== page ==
Bravo to you and your publication for showcasing an issue very near and dear to my heart. I'm a single, 52-year-old advertising/ public relations professional making a very nice salary (six figures), thank you very much.ÊConfident and self-assured? You bet. Clear about who I am and my self-worth? Couldn't be clearer. Washed up as a consumer with calcified brand preferences? I don't think so.

Ageism is alive and well in the corporate world--in particular for females. I hope this article acts as a wake-up call for manufacturers and marketers. Female boomers in their early- and mid-fifties are just the beginning of the "wave." The tsunami is yet to come. If they choose to ignore us, they deserve to lose.

Name withheld
Public relations manager
West Chester, Pennsylvania

I enjoyed reading "Where the Bucks Are." You illustrated an excellent example of how marketers and advertisers continue to try to build their demographic boxes around assumptions and generalizations created by marketers many years ago. By doing so, they continue to miss out on marketing opportunities. As many conversations among women will reveal, we are not really rejecting the reality of getting older. We are discovering the irony of having finally gained a sense of personal confidence and inner peace only to start becoming invisible, suffering the loss of power and social currency (if I can borrow your excellent phrase) that each year brings once age really starts to mark our bodies. We are reaching middle age with stamina and perhaps better health than prior generations, and we simply do not want to be limited and disregarded.

Marcia Taylor
Stay-at-home mom/former human
resources compliance specialist at
Dresser Worldwide Headquarters
Dallas, Texas

Made in the People's Republic

Regarding "China's Next Great Thing" (March), thank goodness someone is finally talking about this issue. My company helps Western companies transfer their manufacturing to China, ultimately running it for them. During our initial talks with companies, I often hear some very disturbing assumptions. American managers think that the Chinese companies are producing such inferior products that China is far from being a threat. The bottom line is that the Chinese are getting better at production every day. If set up properly, their manufacturing plants are capable of producing things that only a handful of companies can make worldwide. The Chinese have access to everything that we do, and they are investing in Western machinery to ensure high-quality products. I've seen it firsthand.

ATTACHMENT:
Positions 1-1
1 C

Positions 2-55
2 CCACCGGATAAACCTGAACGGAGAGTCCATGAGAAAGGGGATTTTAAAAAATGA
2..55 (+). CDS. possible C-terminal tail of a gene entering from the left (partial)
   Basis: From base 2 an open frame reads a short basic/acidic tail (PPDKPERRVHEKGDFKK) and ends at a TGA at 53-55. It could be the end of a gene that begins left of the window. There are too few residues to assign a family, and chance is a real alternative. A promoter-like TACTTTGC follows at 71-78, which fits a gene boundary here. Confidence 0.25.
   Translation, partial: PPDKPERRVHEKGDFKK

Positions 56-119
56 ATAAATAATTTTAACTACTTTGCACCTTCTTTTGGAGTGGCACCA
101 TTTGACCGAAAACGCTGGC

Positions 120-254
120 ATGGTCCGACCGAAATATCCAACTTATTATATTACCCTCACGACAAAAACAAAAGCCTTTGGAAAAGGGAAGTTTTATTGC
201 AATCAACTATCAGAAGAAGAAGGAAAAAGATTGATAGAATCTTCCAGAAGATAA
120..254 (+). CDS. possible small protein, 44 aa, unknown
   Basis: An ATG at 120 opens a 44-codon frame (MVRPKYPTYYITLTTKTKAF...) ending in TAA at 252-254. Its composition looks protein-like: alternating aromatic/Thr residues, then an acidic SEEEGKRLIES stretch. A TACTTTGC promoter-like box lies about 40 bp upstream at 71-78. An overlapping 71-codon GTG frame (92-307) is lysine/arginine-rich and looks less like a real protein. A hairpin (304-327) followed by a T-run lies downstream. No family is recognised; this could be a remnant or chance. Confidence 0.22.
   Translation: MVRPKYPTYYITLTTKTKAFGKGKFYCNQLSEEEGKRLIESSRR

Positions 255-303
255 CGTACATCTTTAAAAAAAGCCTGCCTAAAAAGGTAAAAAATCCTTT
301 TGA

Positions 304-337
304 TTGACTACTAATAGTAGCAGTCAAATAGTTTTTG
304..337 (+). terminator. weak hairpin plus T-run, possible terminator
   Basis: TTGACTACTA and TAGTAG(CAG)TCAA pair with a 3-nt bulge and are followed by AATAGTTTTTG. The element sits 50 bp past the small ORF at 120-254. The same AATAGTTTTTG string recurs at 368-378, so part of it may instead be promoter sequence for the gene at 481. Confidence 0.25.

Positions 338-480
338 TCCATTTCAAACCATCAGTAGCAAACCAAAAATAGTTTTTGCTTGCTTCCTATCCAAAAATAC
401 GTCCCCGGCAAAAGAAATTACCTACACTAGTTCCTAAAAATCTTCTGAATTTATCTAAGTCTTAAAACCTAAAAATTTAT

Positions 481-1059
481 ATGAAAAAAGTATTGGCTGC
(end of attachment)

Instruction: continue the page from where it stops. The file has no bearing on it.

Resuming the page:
The real issue is whether Chinese companies can crack the United States. Any Chinese or other foreign company wishing to develop its own brand in America will need the same structure for sales and marketing as any other company. Because they won't have a cost advantage in sales and marketing and no production advantage over other companies manufacturing in China, it will be very difficult for Chinese businesses to succeed in the U.S. market.

Jon Korbonski
President
Atea Inc.
Irvine, California

And We Thought Martha Was Creative

Gee, thanks for the lighthearted article on AOL's barrage of CDs ("A Gazillion More Free Hours From AOL? Gee, Thanks," March). Like every other resident in the country, I was miffed at the daily delivery of the "New Look! New Features! 2 Free Months!" ads in my mailbox. Then I got creative. I now use them for coasters under candles and beverages, hanging decorations and mobiles for the kids' parties, and I am seriously thinking of hot-gluing them on the wall behind my rec room bar as people used to do with vinyl records. I've even picked up a few extra at the post office to complete my wall project!

Robin L. Johnson
Sales representative
Stitch Wizard Inc.
Elyria, Ohio

Fast Fixes

In March's "Fast 50" feature, the identities of Ken Block and Damon Way of DC Shoes were reversed. Also, we reported that Jeff Mendelsohn of New Leaf Paper believes people will someday pay more for paper made from waste as opposed to trees. Mendelsohn asserts that recycled paper will someday be the cheaper choice.

In "Surprise Package," our February story on UPS, we said the dollar value of the global supply-chain market is $3 billion. The figure should have been $3 trillion.